# Is $\neg(p \iff q) \equiv \neg p \iff \neg q$ valid?

For the question if the following is valid, I get false, but the book says the answer is true but doesn't explain why $$\neg(p \iff q) \equiv \neg p \iff \neg q$$

The way I worked out the answer was expanding the left-hand side equation $$p \rightarrow q \land q \rightarrow p$$ $$(\neg p \lor q) \land (q \rightarrow p)$$ $$\neg(p \land \neg q) \land \neg(q \land p)$$ $$\neg p \lor q \lor q \lor \neg p)$$ $$(p \rightarrow \neg q) \lor (\neg q \rightarrow \neg p)$$

But this is not equivalent to $$\neg p \iff \neg q$$

Can someone help explain where I am going wrong?

• How is one supposed to parse $\neg(p \iff q) \equiv \neg p \iff \neg q$? The lack of parentheses makes this non-nonsensical. Commented Jan 27, 2019 at 18:21
• $\neg(p\leftrightarrow q)$ is not equivalent to $\neg p\leftrightarrow \neg q$. $\neg p\leftrightarrow \neg q$ is equivalent to $p\leftrightarrow q$. I doubt that a book would make such a gross mistake. Which book is it? Commented Jan 27, 2019 at 18:24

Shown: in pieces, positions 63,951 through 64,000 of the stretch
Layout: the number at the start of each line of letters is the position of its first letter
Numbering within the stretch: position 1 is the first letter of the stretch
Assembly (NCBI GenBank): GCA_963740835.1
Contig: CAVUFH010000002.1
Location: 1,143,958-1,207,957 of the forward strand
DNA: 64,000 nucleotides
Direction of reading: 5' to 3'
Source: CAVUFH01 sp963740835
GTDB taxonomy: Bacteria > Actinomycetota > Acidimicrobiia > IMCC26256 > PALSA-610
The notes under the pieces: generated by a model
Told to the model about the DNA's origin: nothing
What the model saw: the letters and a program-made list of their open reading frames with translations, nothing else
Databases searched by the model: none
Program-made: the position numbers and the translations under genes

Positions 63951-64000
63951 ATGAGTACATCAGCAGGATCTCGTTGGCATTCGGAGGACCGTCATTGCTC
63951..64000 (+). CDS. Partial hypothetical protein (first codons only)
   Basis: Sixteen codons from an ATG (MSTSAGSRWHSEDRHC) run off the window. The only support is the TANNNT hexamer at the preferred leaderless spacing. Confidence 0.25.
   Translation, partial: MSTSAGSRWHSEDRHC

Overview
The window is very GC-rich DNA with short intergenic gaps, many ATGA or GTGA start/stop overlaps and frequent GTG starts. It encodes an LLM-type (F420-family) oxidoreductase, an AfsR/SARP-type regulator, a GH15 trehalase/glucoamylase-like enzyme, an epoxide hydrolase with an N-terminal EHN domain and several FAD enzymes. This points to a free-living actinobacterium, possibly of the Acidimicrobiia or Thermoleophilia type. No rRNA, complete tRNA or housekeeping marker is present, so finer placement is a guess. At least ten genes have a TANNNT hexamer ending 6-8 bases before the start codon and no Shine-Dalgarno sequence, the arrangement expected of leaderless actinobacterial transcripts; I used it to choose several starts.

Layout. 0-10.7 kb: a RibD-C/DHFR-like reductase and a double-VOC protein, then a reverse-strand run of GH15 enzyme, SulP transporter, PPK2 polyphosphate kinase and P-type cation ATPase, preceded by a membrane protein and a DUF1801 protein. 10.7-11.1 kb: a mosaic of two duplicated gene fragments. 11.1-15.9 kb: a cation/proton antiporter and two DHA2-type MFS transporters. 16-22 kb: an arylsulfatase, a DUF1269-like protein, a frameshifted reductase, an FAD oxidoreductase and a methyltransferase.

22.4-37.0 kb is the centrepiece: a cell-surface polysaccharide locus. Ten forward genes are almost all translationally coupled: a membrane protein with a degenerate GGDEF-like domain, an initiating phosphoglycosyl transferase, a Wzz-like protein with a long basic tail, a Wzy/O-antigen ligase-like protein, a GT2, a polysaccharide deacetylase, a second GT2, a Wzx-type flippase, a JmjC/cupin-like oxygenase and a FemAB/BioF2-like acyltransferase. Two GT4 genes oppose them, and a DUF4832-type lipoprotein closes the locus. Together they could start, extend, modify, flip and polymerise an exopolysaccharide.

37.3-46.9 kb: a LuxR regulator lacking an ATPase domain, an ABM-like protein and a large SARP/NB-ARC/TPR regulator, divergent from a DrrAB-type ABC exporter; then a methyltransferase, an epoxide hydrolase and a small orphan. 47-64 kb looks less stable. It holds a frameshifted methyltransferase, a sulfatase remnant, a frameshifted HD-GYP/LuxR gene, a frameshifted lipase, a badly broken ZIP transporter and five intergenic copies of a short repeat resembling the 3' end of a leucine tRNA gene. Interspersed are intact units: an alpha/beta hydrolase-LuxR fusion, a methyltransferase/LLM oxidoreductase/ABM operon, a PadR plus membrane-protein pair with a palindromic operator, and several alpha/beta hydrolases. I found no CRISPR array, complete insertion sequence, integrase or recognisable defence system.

Since $$p,\,q$$ have the same truth-values iff $$\neg p,\,\neg q$$ do, $$(p\iff q)\equiv (\neg p\iff\neg q)$$. In particular, $$(p\iff q)\not\equiv \neg(\neg p\iff\neg q)\equiv (p\iff\neg q)$$. In fact, we're working out the exclusive or of $$p,\,q$$. If you want to prove any of these results by your preferred techniques, first write $$\neg (p\iff q)\equiv\neg ((\neg p\lor q)\land (\neg q\lor p))\equiv(p\land\neg q)\lor (q\land\neg p).$$